Here’s how to caulk around bathroom and kitchen fixtures
So the caulking around your kitchen and bathroom sinks, tubs, windows and other fixtures are looking a little worse for wear. Maybe it’s stained, cracked, peeling or moldy. Freshening the caulk in those areas is a relatively simple task … once you’ve survived the caulk aisle at your favorite hardware store.
So many brands, so many choices: sanded or un-sanded; paintable or unpaintable; white, almond, black, bronze or clear; one-year, five-year, 10-year or 30-year guarantees; 79 cents a tube or $8.99 a tube. It’s enough to make you caulking crazy!
The best caulks for tubs, sinks or shower stalls come in tubes labeled “Tub and Tile” or “Kitchen and Bath.” These will be acrylic latex or silicone that resist mildew and to stick to smooth, non-porous surfaces.
The kind of caulk you choose depends on the project.
Latex — For windows, doors and baseboards. Seal minor cracks around tubs and showers, and fill cracks or nail holes in drywall. Latex can be used to fill around bathroom tiles as well. It’s the easiest of caulks to use because it’s water-based. You can actually trim or smooth it with your finger. It can be cleaned up with water (not paint thinner) but is also water-resistant when dry. It can then be sanded or painted.
Don’t use latex caulk to fill cracks in tiles or to fill in missing grout. This leads to a bigger problem down the road.
Silicone — Best for large cracks or joints around bathroom and kitchen fixtures. Silicone will keep its seal when the joint, crack or gap stretches or compresses. Silicone is more durable and long-lasting and holds up well in temperature extremes. Pure silicone caulk will stick to painted surfaces, though you can’t paint over it. However, there is a paintable silicone caulk if you need it. Again, a trip to that darned caulking aisle.
Let’s get started
What you will need:
- Caulking gun
- Utility knife or 5-in-1 painter’s tool and razor scraper
- DIY mildew cleaner (see below)
- Spray bottle
- Liquid chlorine bleach
- Ammonia-free powdered laundry detergent
- Hair dryer
- Painter’s tape
- Nail and masking tape
1. Buy a caulking gun and a tube of caulk. Most caulks are fairly inexpensive — roughly $2 for a tube of latex and $3 for silicone.
2. Remove the old caulking for better application and appearance, as well as to kill any mildew behind it. Using a 5-in-1 painter’s tool and a razor scraper or a utility knife, slice away the old acrylic latex caulk with quick, sharp strokes. Be careful, as metal blades can scratch plastic fixtures. Use a plastic razor blade instead. Caulk removers may harm plastic. Read the instructions if using a remover product. Wipe a damp cotton rag over the joint to remove the caulk dust.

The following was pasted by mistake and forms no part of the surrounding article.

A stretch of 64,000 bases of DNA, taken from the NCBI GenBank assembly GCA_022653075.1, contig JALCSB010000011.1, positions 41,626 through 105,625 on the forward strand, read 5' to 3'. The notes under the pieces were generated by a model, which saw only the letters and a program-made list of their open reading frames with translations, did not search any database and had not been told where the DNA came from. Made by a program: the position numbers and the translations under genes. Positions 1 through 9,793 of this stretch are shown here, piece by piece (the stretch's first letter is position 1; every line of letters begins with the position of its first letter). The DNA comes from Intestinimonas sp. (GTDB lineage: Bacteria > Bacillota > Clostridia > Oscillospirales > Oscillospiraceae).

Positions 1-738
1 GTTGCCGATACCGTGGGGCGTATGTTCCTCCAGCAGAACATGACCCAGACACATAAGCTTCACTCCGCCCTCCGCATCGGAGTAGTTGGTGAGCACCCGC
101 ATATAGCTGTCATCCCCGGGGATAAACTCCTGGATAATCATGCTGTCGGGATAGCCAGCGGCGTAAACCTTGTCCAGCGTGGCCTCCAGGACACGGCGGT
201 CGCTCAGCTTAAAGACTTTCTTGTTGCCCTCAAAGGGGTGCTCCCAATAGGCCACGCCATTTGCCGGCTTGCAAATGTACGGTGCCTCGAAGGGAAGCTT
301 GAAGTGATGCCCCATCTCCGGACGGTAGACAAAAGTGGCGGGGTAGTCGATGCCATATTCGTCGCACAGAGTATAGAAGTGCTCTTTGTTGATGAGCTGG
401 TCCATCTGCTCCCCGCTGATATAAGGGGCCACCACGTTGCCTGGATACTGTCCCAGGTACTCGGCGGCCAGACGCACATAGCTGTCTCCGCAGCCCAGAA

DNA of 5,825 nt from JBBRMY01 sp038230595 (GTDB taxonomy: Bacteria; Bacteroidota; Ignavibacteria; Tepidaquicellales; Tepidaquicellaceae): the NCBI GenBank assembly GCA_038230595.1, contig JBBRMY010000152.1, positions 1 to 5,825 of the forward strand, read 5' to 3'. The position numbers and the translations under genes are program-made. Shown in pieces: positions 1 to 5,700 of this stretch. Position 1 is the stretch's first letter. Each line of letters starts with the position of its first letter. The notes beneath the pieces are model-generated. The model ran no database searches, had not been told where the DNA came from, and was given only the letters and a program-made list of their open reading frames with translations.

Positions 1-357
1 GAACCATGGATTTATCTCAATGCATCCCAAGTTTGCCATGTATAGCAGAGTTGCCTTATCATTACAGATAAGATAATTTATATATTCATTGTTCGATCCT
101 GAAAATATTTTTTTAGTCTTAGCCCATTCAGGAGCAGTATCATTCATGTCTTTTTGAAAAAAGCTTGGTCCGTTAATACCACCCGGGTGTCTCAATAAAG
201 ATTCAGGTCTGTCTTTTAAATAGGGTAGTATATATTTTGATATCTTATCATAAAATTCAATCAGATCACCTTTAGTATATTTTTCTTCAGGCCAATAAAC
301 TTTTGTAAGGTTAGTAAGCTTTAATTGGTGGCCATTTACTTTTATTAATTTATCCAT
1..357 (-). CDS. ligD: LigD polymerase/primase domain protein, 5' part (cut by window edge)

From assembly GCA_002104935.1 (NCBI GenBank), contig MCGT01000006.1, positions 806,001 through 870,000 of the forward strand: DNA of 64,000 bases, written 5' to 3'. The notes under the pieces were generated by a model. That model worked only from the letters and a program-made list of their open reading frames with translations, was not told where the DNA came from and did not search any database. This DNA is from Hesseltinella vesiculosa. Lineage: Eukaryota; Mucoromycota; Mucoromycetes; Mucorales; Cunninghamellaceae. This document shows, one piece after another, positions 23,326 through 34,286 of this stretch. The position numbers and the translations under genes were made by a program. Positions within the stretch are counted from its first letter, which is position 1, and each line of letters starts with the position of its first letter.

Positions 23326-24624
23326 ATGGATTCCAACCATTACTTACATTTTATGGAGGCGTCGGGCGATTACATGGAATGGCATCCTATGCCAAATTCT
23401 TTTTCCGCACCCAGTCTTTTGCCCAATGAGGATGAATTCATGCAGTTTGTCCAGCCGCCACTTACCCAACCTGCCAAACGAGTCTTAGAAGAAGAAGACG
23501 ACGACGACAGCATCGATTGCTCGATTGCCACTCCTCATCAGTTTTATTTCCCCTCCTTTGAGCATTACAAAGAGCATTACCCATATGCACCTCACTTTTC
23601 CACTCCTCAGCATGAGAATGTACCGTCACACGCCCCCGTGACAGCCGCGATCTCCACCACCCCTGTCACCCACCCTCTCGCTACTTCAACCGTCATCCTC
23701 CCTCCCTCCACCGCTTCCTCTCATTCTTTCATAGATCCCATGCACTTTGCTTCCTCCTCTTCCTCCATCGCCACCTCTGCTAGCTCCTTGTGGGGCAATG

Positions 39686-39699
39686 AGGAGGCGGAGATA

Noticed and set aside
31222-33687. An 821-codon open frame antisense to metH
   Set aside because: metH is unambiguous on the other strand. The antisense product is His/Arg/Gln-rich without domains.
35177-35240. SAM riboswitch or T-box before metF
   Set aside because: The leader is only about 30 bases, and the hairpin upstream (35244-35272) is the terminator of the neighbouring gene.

3. Clean the joint. First, add 1 quart of liquid chlorine bleach to 3 quarts of warm water. Then add 1/3 cup of powdered laundry detergent. Mix thoroughly and place in a spray bottle. Spray the mixture onto the mildewed area. Let it sit until the black mildew turns white. Rinse with fresh water. Remember to wear gloves and eye protection, ventilate the area and use ammonia-free detergent. Mixing bleach with a solution containing ammonia can release a dangerous gas that is harmful to your lungs.
4. After killing the mildew, thoroughly dry the area using a hair dryer.
5. Apply painter’s tape to each side of the joint. The caulking will go between the two pieces of tape, making straight, smooth lines.
6. Trim the nozzle at a 45-degree angle near the tip, making sure it’s just big enough to fill the joint. After trimming the tip, puncture the seal on the inside of the tube. Most caulk guns have a seep puncture probe attached to the bottom. An ice pick or coat hanger works, too.
7. Point the nozzle to the joint. It is up to you which end you start with and whether you pull or push the caulk, as long as the direction makes for a steady stream while pulling the trigger. Be consistent. Moving too fast may cause beading and the caulk will be too thin, with bubbles or breaks in the seal. Move too slow, and you’ll waste it while making a mess.
8. Smooth the caulk with your finger in a damp rag. Immediately remove the tape by pulling it out and away from the freshly caulked joint. Do not touch the caulk or get it wet for at least 24 hours.
9. Store the remaining caulk by putting a nail or piece of wire into the tube’s nozzle to keep it from plugging up. Wrap the nozzle in several layers of masking tape. Use the tube within six months. Otherwise, it will be as hard as a rock.
Now off to the caulking aisle you go! Make sure someone knows where you’re going in case you don’t make it back within a few days.
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